Sleeping Bear Point Life Station is strategically located on an extremely dangerous segment of the coastline along the narrow portion of the Manitou Shipping Passage between Sleeping Bear Point and South Manitou Island. The Manitou Passage was one of the busiest marine passages in the United States. During the nineteenth century the majority of vessels bound out of, or into, Lake Michigan had to make their way through the channel between Sleeping Bear Dunes and the Manitou islands from the tip of the Leelanau Peninsula to Frankfort.
Under contract to the U.S. Life-Saving Service, now the U.S. Coast Guard, Robert H. B. Newcombe built the complex of wooden structures after plans prepared in 1890 for the Marquette, Michigan, Life Saving Station. A lifesaving station of identical design was at Sault Ste. Marie. The keeper and surfmen, generally men familiar with local weather conditions, used the station as a base from which to patrol beaches with lanterns to ward off ships too close to shore and to launch small wooden rowboats to rescue shipwreck survivors. The crew lived in the dwelling. Beneath a small central gable of the simple, wooden, side-gabled dwelling, a comfortable front porch overlooks the broad sweep of the bay. Standing nearby is the board-and-batten boathouse, through whose large, paired double doors rescue boats were launched. Its hipped roof with flaring eaves is supported by exposed rafters and is topped with a short conical-roofed cupola. Outbuildings and a signal tower, built in 1914, also survive.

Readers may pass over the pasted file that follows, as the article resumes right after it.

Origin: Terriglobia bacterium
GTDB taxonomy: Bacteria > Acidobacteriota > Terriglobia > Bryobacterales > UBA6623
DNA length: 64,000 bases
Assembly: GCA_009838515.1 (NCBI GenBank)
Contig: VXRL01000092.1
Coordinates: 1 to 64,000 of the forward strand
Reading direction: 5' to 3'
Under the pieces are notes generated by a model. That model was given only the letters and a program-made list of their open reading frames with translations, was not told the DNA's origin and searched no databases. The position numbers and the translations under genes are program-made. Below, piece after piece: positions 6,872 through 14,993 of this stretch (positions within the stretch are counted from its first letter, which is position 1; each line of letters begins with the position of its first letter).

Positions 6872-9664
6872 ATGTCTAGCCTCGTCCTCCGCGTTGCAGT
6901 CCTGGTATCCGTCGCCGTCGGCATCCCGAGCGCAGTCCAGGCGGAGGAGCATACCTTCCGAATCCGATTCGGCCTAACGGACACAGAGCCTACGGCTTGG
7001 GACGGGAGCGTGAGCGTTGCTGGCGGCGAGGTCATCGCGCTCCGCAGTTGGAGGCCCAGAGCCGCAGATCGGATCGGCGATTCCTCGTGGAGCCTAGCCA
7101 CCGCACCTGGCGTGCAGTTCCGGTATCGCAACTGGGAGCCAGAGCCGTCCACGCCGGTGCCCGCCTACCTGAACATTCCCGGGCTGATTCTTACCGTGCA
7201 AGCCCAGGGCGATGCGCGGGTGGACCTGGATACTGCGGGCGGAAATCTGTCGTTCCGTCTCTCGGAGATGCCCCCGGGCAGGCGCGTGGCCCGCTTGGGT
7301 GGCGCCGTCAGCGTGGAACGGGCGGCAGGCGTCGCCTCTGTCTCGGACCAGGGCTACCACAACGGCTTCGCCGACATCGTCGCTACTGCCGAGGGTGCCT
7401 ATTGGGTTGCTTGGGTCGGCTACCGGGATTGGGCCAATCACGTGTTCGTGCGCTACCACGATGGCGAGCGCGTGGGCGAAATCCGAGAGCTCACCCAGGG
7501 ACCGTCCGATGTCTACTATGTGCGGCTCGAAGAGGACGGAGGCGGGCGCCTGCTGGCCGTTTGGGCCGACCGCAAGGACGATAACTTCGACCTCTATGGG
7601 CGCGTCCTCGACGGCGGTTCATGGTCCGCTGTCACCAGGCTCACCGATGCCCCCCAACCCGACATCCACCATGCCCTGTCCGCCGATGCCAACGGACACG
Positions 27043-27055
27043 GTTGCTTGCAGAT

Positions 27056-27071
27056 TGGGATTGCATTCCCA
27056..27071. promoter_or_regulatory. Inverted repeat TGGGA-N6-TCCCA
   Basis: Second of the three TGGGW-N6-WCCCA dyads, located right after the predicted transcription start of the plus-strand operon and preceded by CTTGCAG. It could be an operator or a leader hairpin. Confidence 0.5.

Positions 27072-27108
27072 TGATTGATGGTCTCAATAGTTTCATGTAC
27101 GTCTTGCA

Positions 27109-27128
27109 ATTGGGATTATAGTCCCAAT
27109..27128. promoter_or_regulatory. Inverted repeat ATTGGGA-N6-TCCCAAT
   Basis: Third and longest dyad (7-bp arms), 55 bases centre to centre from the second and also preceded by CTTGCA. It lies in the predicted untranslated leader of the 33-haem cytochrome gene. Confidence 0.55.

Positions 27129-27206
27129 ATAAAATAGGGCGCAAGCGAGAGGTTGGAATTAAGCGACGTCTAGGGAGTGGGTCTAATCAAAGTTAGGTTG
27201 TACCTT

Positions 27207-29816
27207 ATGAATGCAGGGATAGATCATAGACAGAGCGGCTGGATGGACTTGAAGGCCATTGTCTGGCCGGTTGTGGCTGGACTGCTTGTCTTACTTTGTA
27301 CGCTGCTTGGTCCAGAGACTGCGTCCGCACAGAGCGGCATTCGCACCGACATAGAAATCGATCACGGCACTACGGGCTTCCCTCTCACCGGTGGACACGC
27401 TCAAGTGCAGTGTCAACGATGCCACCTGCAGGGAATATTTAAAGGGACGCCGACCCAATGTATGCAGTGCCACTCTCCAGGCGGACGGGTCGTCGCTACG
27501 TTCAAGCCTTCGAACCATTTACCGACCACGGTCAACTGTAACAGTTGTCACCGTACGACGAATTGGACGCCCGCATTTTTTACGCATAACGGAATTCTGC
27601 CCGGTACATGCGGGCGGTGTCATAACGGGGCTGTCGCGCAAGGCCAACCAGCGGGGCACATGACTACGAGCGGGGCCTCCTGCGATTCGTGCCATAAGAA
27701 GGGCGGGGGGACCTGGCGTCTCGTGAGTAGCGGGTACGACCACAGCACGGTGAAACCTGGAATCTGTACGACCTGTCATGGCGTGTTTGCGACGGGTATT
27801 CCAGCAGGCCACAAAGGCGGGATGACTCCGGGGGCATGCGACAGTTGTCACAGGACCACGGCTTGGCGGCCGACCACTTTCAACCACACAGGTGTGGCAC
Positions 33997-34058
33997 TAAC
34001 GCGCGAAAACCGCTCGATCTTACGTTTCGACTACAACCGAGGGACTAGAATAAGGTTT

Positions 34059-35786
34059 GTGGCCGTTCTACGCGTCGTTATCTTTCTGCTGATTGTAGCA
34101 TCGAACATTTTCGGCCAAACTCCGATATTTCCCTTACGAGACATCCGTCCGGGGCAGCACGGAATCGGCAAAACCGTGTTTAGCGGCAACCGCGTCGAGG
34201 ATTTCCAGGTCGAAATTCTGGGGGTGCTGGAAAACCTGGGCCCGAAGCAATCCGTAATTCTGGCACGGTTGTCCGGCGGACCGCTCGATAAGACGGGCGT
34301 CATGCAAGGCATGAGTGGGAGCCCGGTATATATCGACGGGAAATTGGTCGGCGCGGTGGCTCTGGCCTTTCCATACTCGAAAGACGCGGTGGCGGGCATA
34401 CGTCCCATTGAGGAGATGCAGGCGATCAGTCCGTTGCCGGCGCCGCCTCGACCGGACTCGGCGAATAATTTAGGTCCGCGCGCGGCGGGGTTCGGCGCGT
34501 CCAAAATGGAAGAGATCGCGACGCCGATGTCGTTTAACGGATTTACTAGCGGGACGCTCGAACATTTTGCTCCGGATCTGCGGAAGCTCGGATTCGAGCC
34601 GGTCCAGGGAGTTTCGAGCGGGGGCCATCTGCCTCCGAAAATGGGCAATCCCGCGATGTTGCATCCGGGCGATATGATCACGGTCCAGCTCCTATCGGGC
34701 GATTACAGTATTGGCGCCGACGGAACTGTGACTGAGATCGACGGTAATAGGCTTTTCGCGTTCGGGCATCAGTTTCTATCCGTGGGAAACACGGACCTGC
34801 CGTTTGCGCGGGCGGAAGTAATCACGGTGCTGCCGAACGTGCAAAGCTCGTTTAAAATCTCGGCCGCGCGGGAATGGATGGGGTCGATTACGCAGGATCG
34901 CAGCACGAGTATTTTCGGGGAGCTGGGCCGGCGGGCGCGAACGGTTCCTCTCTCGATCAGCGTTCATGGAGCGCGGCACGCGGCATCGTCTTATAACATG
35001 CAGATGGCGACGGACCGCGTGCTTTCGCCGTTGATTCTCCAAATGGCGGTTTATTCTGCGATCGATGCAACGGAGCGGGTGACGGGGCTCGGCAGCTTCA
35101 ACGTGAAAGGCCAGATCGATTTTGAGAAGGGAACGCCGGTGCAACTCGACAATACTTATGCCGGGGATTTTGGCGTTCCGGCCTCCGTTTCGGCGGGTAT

Operations at the station ceased in 1944. The Coast Guard officially closed the station in 1958. Today the National Park Service interprets here the maritime history of shipping in the Manitou Passage and the old lifesaving service.